The Redskins know St. Louis is preparing pro football's version of the one-two punch for them today. Soften them up by running at the gut of the defense and then knock them out with quick, long-pass blows.

And why not? Every other Washington opponent this season, save for the lowly New York Giants, has employed similar strategy with great success against the Redskin defense. Even the Giants threw touchdowns of 32 and 35 yards against the No. 1-rated secondary in the league.

The Cardinals (2-4) certainly have the weapons to apply this two-fold approach. Ottis Anderson is a better runner than Jim Jodat or Otis Armstrong or Kenny King, all of whom already have gained at least 100 yards against the Redskins. And Jim Hart, when he gets into one of his hot streaks, can throw consistently long to the likes of Mel Gray and Pat Tilley.

Still, the Cardinals may have a problem with those tactics for this 1 p.m. game at RFK Stadium (WDVM-TV-9). Their offensive line is battered and bruised enough that it may not be able to provide either the blocking Anderson needs or the protection the aging, not-very-agile Hart requires. The odds-makers even make the Redskins 3 1/2-point favorites.

"Their line is a lot like ours was against Oakland," said Coach Jack Pardee, whose 1-5 team will be out to break a four-game losing streak. "They've got some key people injured and things aren't really very settled. You'd like to think we can take advantage of that, but you never know. I do think it's important for us to get off to a fast start before the line gets some confidence in itself. And it's really important for us to score some points. They've moved the ball on everyone they've played and we are going to have to keep up on the scoreboard. We can't come up emptyhanded all the time."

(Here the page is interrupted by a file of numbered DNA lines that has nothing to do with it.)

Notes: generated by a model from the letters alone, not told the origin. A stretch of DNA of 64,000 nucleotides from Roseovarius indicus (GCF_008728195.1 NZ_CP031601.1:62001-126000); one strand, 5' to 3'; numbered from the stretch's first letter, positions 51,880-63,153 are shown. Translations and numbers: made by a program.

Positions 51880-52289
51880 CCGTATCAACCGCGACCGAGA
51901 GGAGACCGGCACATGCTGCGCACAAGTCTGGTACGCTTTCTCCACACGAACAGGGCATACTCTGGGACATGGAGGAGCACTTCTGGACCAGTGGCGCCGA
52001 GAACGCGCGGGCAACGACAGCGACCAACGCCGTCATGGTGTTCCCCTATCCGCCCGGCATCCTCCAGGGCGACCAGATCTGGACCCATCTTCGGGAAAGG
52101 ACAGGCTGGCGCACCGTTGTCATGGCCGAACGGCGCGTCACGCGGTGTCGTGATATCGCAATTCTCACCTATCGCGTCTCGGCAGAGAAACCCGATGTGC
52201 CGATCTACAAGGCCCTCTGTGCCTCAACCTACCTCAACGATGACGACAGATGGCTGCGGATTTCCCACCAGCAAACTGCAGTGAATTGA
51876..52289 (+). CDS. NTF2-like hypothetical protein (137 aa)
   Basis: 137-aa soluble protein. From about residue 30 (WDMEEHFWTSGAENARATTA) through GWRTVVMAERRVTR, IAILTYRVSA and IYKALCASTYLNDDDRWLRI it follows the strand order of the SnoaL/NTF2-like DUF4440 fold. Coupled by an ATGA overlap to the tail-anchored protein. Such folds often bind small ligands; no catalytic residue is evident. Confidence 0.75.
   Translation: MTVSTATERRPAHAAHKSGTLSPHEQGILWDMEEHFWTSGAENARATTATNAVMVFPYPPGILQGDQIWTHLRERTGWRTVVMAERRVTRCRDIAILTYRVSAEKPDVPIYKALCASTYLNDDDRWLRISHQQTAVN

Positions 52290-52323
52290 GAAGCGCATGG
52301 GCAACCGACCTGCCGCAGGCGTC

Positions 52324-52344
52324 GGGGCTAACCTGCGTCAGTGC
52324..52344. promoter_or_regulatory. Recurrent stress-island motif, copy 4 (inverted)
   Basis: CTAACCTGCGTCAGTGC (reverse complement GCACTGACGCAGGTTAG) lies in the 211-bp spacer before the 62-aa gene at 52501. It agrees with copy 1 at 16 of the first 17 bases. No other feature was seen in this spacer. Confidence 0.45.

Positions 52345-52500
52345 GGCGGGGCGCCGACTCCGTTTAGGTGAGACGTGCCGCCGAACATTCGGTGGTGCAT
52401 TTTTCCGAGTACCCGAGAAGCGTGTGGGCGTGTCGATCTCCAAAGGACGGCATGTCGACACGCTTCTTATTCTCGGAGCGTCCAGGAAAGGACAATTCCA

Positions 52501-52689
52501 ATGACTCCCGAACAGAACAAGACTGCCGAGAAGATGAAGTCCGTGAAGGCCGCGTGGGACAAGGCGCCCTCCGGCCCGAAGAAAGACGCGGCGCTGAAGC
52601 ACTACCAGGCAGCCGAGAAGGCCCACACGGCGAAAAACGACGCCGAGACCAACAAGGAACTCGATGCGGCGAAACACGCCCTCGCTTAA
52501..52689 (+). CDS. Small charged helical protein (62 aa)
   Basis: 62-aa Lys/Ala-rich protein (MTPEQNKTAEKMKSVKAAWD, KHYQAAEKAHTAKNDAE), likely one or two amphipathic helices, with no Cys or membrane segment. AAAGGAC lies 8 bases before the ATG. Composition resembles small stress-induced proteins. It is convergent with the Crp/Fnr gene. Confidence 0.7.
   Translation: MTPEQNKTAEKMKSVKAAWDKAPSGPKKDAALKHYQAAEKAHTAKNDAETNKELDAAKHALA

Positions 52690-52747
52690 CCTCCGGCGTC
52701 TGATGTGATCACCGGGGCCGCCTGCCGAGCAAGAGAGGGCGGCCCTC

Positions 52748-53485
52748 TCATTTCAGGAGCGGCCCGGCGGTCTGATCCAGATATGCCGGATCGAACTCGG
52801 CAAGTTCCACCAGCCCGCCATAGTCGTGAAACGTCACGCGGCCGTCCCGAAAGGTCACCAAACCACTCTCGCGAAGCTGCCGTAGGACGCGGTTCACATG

Today's affair marks the start of a four-game stretch of games against opponents with records of .500 or less. The players realize if they can't beat clubs like St. Louis, this season will turn out even worse than it is now.

This is also the Redskins' first home appearance in three weeks. They are 0-2 in RFK this year and, considering their poor showing so far, they aren't sure how well they will be treated by their fans.

"I think they will be good to us," Pardee said, "but we have to do something to get them yelling and to get them behind us. We have to win their support."

At one time, St. Louis could boast one of the best offensive lines in the league. But no more. Guard Bob Young was released before the season and, since then, tackle Keith Wortman, guard Tom Stieve and center Tom Banks have been lost to injuries. Guard Joe Bostic, brother of the Redskins' kick snapper, Jeff, is hobbled and will be playing at less than full strength if he gets into the game.

St. Louis will have a new kicker, former Buc Neil O'donoghue. He replaces Steve Little, who was cut during the week, then seriously injured in a car accident early Friday morning.

The injuries and changes have put additional pressure on Anderson, the conference's No. 3 rusher who is averaging five yards a carry. It's much easier to run-block than pass-block with a makeshift line, so the Cards should be concentrating on controlling the game with Anderson's running. That would prevent the Redskins' inconsistent pass rushers from teeing off on Hart.